Mind Maps as Personal Dashboards
Up until now, I’ve used mind maps for a variety of things: brainstorming, study aid, goal setting, note taking, and product research. Recently, I’ve been exploring the idea of using mind maps to help consolidate all of my information related to time management, task management, and knowledge management into a single place… a personal mind map dashboard. I’m not sure if I’m ready to move 100% to mind maps, but there are some compelling systems out there and I’d like to share some of these findings. But first, I’d like to give some background.
Earlier this year, I posted an article on Using Mind Maps to Achieve Your Goals. I’ve been using mind maps for a few years now, but this was my first attempt at creating a single consolidated place to track my goals. So far this mind map has proven to be very useful, and I feel that I’ve been much more focused as a result.
This map gives a 10,000 – 30,000 foot view of the things I want to accomplish, and an overall roadmap for the major areas in my life. Although It is wise to have a degree of detail for each goal (Using S.M.A.R.T Goals (Specific, Measurable, Achievable, Realistic, Time-Based), the goal mind map doesn’t lay out a highly detailed action plan for setting your goals in motion. Defining and writing down your goals is one major step. However, it takes a degree of knowledge, motivation and discipline to layout the detailed tasks and come up with a productive action plan.
- What are the major milestones involved in the goal? What tasks are associated with these milestone?
- What are the priorities of the tasks with respect to each other?
- When and how do I block off time on my calendar to focus on specific goals?
- Where and how do I track my research, knowledge, and notes related to my progress?
Getting From 30,000 To Ground Level
“If you have built castles in the air, your work need not be lost. Now put foundations under them.”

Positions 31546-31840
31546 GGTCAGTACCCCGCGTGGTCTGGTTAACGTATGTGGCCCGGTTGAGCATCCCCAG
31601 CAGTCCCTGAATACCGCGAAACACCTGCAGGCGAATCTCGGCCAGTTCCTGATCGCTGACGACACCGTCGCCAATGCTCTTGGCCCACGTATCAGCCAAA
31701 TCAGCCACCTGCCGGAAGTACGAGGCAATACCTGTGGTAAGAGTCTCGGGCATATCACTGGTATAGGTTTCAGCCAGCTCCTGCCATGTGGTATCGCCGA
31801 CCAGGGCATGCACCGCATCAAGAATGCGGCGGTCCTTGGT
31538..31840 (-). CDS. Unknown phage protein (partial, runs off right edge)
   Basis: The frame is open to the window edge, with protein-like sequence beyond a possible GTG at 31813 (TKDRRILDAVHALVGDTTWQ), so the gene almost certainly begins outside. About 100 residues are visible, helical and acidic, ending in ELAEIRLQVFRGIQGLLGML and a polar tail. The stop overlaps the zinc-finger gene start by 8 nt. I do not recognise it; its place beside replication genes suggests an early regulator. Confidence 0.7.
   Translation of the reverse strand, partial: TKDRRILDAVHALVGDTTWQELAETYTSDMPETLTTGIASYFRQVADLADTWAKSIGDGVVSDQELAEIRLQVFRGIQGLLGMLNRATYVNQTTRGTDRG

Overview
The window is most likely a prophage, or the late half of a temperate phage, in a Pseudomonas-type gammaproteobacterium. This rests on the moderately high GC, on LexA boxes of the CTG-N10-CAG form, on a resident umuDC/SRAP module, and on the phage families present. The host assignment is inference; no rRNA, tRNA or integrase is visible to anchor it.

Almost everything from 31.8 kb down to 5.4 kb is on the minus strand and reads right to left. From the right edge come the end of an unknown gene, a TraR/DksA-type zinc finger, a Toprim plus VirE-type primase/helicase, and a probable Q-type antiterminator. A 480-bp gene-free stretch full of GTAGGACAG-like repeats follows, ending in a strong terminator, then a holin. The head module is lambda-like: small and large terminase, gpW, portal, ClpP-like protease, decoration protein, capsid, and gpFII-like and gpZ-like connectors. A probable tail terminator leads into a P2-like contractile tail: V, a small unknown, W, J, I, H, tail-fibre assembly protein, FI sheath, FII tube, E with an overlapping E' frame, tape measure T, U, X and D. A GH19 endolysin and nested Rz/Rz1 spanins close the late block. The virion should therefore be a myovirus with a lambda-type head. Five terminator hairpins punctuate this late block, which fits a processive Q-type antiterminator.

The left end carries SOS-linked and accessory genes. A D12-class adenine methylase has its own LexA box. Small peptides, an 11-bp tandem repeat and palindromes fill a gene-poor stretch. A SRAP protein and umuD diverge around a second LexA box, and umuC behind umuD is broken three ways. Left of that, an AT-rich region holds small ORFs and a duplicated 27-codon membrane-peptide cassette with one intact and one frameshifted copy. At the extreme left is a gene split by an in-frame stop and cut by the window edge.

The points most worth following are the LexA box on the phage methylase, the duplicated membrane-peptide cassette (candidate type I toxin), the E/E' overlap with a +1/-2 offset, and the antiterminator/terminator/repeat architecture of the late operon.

— Henry David Thoreau
My tricks and tools have changed over time, but as of today I’ve discovered a suite of utilities that have helped me be as productive as possible. These tools have helped translate my high-level goals into actionable tasks.
One major factor over the last couple years has been Getting Things Done. I’ve found GTD to offer a very productive workflow and process for keeping track of the things I have to do, and for maintaining a high degree of mental clarity. For time and task management, I’ve used a fantastic product called My Life Organized. MLO is by far one of the best time management applications out there, and the fact that it is tailored to the Getting Things Done paradigm is a huge benefit.
Most goals involve getting from point A to point B. This journey includes personal growth, learning new skills, dealing with change, self reflection, and *tons* of reading. What skills do I need? What areas do I need to research? Who do I need to model? Where can I get my information (books, magazines, CD/DVD, blogs, etc.)? I’ve researched and tried dozens of knowledge management applications. These ranged from simple outliners to full-blown semantic frameworks (See Tools for Organizing Thoughts).
The best combination I’ve discovered is using del.icio.us for collecting interesting URLs, ScrapBook for quickly saving snapshots or snippets of pages, and DevonThink as a sophisticated digital repository.
Mind Maps have been the tool of choice for consolidating knowledge for certain projects (raw information like links, PDF, and text), and summarizing books (using the MMOST technique). I consider my knowledge management tools the source data, and mind maps the aggregation and summary. I’ve learned that the whole process of creating the mindmap helps with comprehension and recall.
As you can see I’ve listed a handful of tools to help organize all of my “information” (goals, tasks, knowledge, notes, etc). The real challenge I’ve discovered is that I’m lacking a centralized view of everything I have going on. Yes, I do have a workflow that I follow and it works fairly well. But, it can be painful jumping between these different systems (goal map -> task list -> bookmarks -> reading list -> PDF/Text repository search). I plan on exploring how I can start incorporating a dashboard into my workflow, and am eager to see how I can help bridge the gap between my traditional mindmaps, knowledge management tools, and time management application. I certainly plan on posting the progress of my research.
Here are a few resources I’ve discovered that help you create a personal dashboard:
- The Mind Map Life Framework of your Dreams (Kyle McFarlin – The Visual Strategist)
Kyle has put together a fabulous set of mind map templates to help you manage your personal and professional realms of life.
- Managing Your Life with a Dashboard Map (Chuck Frey – The Mind Mapping Software Weblog)
- Personal Productivity Dashboard (Mindjet Map Gallery)